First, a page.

Case study: Reimagining child protection to enable families to thrive across generations

Funded by The Sidney Myer Fund, Rethinking Restoration is a three-year project that aims to understand how we can evolve the child protection system to support families to reunite and thrive.

The challenge

The Australian child protection system is not working as it should. Families are cycling through the system generation after generation.

Year after year, inquiry after inquiry, experts suggest the system requires transformational reform, however we often see similar shades of the same system with the same outcomes.

  • In the past ten years, Australia has seen 39 inquiries, reviews and Royal Commissions committed to reducing child abuse and neglect

  • Currently, 1 in 4 children are notified to child protection services before the age of 15

  • 1 in 19 Aboriginal and Torres Strait Islander children are in out-of-home-care and there are currently more children being taken than in the stolen generation.

Our vision

Rethinking Restoration is exploring opportunities to start to interrupt cycles of intergenerational trauma; to ensure families get the right support at the right time, and to shift the narrative and perspective on how we approach child protection in Australia.

We will take steps toward the development of a child protection system that centres around helping families stay together, out of the system, and rebound from crisis. Using a restoration lens, we are

  • Identifying levers to shift child protection outcomes from unacceptable to commendable

  • Developing and testing solutions to build an evidence base around what works

  • Demonstrating the power of collaboration within the sector

  • Catalysing a new dialogue around child protection and what’s possible

Our approach

While there are lots of things that could be done better in child protection there is also a lot of  exceptional practice and home-grown innovation right here in Australia. We set out to understand how we could shift the child protection system to help families rebound out of risk or crisis.

This project included research to understand what works and what doesn’t locally and internationally, co-design and prototyping to develop new opportunities and trial stages to begin implementation pathways for new evidence-informed initiatives.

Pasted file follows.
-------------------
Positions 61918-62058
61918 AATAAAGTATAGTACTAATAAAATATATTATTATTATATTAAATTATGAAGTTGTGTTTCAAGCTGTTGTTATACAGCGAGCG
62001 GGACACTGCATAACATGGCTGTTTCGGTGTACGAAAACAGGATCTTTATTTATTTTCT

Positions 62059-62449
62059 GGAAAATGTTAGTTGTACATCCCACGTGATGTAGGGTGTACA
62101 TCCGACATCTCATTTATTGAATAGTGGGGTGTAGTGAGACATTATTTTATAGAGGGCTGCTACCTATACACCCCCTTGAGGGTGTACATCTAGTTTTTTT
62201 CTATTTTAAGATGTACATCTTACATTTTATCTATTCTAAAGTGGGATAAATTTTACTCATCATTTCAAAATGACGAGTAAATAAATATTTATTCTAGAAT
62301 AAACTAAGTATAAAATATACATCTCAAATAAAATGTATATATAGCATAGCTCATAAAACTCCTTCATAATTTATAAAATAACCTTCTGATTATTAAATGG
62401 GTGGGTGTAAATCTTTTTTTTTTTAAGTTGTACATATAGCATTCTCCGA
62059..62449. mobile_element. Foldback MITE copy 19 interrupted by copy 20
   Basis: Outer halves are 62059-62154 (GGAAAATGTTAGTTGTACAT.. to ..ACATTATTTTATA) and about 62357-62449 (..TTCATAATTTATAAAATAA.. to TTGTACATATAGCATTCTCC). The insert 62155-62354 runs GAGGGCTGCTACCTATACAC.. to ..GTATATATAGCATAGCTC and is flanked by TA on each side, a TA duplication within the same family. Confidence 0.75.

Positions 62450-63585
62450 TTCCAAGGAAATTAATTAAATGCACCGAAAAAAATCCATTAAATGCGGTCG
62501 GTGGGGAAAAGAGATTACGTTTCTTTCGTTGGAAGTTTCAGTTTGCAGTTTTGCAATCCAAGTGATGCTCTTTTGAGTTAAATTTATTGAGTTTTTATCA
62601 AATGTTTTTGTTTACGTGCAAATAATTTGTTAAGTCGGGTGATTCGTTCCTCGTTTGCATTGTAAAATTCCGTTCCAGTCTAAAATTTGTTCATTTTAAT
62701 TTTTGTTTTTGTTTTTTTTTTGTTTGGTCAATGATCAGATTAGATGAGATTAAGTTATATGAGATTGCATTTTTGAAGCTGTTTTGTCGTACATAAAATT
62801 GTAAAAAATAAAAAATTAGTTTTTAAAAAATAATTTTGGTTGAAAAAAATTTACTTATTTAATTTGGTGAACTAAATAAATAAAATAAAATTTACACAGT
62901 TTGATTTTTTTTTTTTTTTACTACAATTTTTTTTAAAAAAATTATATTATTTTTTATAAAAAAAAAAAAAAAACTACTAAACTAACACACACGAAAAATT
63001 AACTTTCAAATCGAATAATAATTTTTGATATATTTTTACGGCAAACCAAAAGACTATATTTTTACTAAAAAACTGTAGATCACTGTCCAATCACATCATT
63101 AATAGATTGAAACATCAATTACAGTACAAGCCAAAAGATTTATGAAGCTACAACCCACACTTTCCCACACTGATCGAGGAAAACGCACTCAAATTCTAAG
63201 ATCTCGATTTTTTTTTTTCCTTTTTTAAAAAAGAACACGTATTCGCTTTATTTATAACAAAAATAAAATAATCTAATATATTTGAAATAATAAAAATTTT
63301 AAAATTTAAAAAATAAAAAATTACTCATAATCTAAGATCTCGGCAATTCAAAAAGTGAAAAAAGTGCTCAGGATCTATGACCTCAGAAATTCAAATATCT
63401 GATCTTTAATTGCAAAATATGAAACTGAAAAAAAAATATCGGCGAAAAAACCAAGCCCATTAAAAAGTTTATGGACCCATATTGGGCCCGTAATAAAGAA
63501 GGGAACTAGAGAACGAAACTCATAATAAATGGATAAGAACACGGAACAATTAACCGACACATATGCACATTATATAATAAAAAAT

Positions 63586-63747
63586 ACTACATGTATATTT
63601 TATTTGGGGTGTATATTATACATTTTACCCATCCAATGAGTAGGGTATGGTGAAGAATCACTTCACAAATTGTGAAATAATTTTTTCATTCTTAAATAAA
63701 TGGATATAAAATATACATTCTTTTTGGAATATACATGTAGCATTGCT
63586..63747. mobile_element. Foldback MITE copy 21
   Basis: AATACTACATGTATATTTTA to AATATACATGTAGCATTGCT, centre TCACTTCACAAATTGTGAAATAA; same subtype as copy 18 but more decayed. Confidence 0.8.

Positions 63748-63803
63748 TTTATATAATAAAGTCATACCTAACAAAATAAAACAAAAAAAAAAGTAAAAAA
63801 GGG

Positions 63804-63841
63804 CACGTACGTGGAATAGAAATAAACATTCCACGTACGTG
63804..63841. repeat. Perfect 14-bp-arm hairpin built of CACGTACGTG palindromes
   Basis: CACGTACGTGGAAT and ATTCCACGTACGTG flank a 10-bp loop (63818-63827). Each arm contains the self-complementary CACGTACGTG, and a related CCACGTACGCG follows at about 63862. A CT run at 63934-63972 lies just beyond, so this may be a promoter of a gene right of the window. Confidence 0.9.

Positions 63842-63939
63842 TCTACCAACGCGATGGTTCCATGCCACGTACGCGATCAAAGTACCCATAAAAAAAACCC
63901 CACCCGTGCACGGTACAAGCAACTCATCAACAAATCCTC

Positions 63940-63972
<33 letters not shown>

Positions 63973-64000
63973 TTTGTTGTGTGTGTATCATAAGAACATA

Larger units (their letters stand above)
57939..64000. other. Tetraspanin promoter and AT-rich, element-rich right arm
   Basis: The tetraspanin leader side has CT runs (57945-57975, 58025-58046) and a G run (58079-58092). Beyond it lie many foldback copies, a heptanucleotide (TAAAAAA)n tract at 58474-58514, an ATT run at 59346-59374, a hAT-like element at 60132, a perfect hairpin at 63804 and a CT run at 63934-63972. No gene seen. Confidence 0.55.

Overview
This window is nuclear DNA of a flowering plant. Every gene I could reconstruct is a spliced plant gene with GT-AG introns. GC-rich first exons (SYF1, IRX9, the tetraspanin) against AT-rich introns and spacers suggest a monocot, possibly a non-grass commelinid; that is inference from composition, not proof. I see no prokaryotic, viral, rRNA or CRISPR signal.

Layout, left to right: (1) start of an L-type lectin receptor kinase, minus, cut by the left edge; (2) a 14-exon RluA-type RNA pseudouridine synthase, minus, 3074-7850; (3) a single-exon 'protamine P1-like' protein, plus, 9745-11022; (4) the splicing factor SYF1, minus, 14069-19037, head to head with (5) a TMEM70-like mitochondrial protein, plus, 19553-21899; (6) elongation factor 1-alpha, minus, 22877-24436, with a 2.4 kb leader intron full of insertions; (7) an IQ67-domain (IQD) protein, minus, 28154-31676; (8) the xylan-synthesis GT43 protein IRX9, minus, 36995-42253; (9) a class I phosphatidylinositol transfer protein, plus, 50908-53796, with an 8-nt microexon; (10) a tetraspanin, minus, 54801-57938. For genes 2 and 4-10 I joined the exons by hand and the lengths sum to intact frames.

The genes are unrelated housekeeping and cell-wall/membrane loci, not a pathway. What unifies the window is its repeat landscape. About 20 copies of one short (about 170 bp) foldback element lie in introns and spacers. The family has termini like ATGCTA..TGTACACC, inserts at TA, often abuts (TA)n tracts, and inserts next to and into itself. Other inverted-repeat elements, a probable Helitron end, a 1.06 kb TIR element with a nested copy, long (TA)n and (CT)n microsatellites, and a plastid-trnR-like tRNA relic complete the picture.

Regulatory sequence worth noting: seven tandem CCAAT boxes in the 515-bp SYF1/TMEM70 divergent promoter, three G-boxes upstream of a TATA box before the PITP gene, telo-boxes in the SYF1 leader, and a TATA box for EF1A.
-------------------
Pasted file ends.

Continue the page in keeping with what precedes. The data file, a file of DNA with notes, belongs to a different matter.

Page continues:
Our insights

Instead of perpetuating cycles of disadvantage, the system could be breaking them — fostering cycles of advantage, upward mobility and thriving generations. Reaching an alternate future for child protection will require whole-of-systems strategies that include solutions at each layer — from people to policy.

We believe an ideal state of child protection that actually “protects the most vulnerable members of our community and break the cycle of disadvantage” might look something like this:

--> Policy, reform and commissioning that targets the long-game – research and insights that inform a preservation- and restoration-focussed policy reform

--> A helpful public narrative about families facing disadvantage that empowers community to be part of the solution – a foster carer recruitment strategy that reshapes public perspective

--> A social accountability mechanism that puts agency in the hands of families and enables the public to demand more effective government spending and place-based results

--> Sector collaboration that builds a comprehensive service network rather than a fragmented one

--> Case practice behaviours and competencies that diagnose and resolve problems for good

--> Predictive preventative supports that stop risk before it starts

--> In-crisis supports that heal adults and children

--> Transitions from care that set young people up for social and economic participation

Our outcomes

Rethinking Restoration has four flagship programs:

1. Co-Parenthood

Implemented by MacKillop Family Services, Co-parenthood is a shared parenting approach to foster care that promotes healthy ongoing engagement with both families in the best interest of children. The model is evidence informed and has been co-designed with families and practitioners.

2. Innovating casework practice in Aboriginal and Restoration Contexts

Caseworkers can be the determining factor for a family’s restoration outcomes; we’ve observed some caseworkers who actively work toward restoration and others who do not. We’ve found casework teams who have flipped restoration success rates from 25% to 85% and we want to understand how and why that happens. We’ve codified enablers for exceptional practice within Restoration and Aboriginal Cultural contexts to be able to ‘create’ more exceptional case workers.

3. Joined Up

‘Joined Up’ is an integrated model of service delivery that leverages existing evidence-based restoration models to provide a continuum of support for families on their restoration journey.

4. Influencing Restoration Practice

The CoParenthood model has influenced the design of a family restoration model with an organisation in Parkerville, WA who were wanting to drive a new way forward in looking at different models of care that support new practice and delivery.

The next steps

Our aspirations for the future are to:

  • Catalyse a national dialogue around systemic change and innovation in child protection

  • Introduce, scale and spread effective approaches and service models to the sector

  • Contribute to reduction of young people in care and entering care Demonstrate a new normal in service and reform design and delivery

  • Blend thick and big data to tell accurate stories about how systems impact people and inform smarter, long-term decision making

Rethinking Restoration aims to understand how we can evolve the child protection system to support families to reunite and thrive.

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